The effect is different for an inductor. The short "on" times are insufficient to cause the current in the inductor to increase substantially nor are the "off" times sufficient to cause the current in the inductor to decrease substantially so that the current fluctuates about a value proportional to the mark-space ratio. In effect, the inductor is a low-pass filter averaging the current. Note however that for this to happen, there must be a "catch" diode across the inductor to continue to pass that decreasing current while the control device is off.

BTW, ESCs for brushless (3 wire) motors work by switching current to the windings to create a field rotating at the speed at which the motor (rotor) is desired to spin. Slightly different process.

nuggetchris:
What type of MOSFETs would these be? Would they each need to withstand the full load of 75A? Searching around on amazon the highest-power MOSFETs I can find peak at 35A.

So you would require three of them in the above circuit.

nuggetchris:
The circuit still would include a high power diode in parallel with the inductor such as below, correct?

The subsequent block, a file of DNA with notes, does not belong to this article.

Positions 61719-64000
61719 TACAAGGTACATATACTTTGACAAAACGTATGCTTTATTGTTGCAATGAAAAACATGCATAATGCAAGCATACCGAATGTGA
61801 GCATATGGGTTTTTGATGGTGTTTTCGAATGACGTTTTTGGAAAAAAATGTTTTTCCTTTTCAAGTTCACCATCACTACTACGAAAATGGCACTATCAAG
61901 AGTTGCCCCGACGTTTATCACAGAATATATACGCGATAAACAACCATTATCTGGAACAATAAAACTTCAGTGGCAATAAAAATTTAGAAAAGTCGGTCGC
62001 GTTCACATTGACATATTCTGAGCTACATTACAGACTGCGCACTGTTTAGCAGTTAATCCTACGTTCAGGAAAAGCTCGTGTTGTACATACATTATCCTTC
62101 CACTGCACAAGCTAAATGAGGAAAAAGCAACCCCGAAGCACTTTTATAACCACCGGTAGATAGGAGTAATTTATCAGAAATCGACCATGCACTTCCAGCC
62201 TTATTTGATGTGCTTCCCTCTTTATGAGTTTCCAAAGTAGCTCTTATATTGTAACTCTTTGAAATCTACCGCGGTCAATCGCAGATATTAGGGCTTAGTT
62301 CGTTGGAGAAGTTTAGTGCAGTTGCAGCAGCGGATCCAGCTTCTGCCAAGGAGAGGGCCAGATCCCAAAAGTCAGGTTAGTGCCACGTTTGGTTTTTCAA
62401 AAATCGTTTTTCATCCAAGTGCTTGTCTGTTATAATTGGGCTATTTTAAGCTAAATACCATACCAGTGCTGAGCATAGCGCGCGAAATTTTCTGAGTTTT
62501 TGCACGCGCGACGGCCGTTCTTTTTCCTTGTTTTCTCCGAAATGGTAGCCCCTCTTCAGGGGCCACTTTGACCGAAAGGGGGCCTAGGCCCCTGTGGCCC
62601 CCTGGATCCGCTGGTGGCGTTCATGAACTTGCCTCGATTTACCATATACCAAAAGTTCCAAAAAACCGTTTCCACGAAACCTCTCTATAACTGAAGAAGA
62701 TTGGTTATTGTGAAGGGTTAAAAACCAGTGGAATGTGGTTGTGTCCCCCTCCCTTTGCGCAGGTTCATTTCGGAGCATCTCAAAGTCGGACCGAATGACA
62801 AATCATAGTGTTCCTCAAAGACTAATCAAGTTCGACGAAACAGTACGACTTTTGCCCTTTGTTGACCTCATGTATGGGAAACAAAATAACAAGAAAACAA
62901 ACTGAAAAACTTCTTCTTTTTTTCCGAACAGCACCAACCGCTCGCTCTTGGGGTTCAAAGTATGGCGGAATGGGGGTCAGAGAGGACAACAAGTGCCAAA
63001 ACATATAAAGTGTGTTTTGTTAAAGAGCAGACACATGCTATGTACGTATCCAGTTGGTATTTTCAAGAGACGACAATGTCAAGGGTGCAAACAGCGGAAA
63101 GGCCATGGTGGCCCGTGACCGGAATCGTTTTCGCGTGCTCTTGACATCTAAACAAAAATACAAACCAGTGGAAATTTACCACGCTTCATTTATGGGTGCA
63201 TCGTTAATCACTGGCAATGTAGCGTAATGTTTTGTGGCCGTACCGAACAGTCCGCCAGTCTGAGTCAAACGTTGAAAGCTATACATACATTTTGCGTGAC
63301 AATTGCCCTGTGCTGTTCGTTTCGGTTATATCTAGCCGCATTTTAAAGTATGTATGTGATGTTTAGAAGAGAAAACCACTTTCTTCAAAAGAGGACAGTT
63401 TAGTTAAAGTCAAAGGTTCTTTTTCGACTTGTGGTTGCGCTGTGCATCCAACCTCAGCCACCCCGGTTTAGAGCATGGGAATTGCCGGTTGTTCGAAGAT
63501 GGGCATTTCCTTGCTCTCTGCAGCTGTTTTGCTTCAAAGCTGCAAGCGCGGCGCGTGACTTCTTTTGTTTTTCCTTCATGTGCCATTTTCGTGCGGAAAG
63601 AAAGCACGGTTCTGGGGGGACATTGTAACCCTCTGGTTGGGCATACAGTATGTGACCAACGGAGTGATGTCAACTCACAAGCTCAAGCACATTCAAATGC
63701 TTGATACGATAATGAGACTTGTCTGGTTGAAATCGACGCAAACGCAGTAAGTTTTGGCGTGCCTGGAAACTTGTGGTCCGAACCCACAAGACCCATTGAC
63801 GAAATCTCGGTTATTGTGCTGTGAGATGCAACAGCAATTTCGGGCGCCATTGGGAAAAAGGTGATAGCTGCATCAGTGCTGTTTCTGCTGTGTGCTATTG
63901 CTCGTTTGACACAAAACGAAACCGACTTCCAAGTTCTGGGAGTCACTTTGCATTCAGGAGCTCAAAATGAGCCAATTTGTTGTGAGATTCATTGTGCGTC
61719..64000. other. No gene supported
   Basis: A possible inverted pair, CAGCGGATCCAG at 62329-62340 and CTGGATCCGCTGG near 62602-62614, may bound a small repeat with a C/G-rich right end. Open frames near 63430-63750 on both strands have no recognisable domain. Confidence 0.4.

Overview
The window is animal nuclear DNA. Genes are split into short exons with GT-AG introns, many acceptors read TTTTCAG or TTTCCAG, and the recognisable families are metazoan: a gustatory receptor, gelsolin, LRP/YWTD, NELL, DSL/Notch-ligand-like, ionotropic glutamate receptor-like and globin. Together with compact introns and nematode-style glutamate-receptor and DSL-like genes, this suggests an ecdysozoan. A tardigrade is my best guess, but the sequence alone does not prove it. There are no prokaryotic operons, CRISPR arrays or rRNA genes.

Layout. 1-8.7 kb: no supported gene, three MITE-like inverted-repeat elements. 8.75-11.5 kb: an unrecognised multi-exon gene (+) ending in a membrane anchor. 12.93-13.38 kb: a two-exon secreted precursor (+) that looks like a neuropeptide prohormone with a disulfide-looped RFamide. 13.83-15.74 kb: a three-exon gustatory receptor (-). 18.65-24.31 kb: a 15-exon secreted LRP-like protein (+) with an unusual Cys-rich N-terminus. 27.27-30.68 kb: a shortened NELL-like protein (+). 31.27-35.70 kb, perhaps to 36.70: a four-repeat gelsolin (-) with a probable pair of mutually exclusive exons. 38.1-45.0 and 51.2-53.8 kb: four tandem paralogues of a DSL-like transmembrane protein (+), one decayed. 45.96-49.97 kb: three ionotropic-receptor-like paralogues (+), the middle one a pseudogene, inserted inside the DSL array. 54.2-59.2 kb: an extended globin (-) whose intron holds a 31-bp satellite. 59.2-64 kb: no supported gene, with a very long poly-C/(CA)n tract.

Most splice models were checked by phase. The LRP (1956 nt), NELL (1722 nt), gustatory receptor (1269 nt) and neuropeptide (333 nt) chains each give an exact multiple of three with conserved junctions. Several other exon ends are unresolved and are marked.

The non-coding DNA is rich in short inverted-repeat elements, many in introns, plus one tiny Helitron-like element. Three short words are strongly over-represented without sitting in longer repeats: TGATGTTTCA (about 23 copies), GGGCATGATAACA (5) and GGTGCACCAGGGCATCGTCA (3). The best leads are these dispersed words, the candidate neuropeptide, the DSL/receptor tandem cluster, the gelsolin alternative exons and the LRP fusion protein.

Sure would! Lots of smoke otherwise. Perhaps a somewhat more generous current rating but for a 10 second turn-around that should suffice and the recovery time of the diode is unimportant.

nuggetchris:

lastly where would the shunt resistor plug in to such a circuit if the diode is already in place?

No, the diode is the correct solution.

Also, I forgot to mention that within the circuit there is a shunt used for a multimeter in order to measure power flow of the circuit. The shunt can be found here:

It is 100A 75mV.

So I am seeing a few options
A) Parallel Diode//IND with use of three expensive relays
(Does this imply splitting source wire to three strands and wiring each strand to relay?)
B) Parallel Diode//IND with use of Tri-MOSFETs and an enormous cooling system
(Same deal as above)
C) Parallel Diode//IND with use of ESC

Which is the best option, though?

nuggetchris:
Also, I forgot to mention that within the circuit there is a shunt used for a multimeter in order to measure power flow of the circuit. The shunt can be found here:

https://www.amazon.com/gp/product/B013PKYILS/ref=oh_aui_search_detailpage?ie=UTF8&psc=1

It is 100A 75mV.

So I am seeing a few options
A) Parallel Diode//IND with use of three expensive relays
(Does this imply splitting source wire to three strands and wiring each strand to relay?)
B) Parallel Diode//IND with use of Tri-MOSFETs and an enormous cooling system
(Same deal as above)
C) Parallel Diode//IND with use of ESC

Which is the best option, though?

Oh, come on! None of us are going to duplicate your system so we can determine which is the best option. You have been given options and it is up to you to determine for yourself the "best" option.

Paul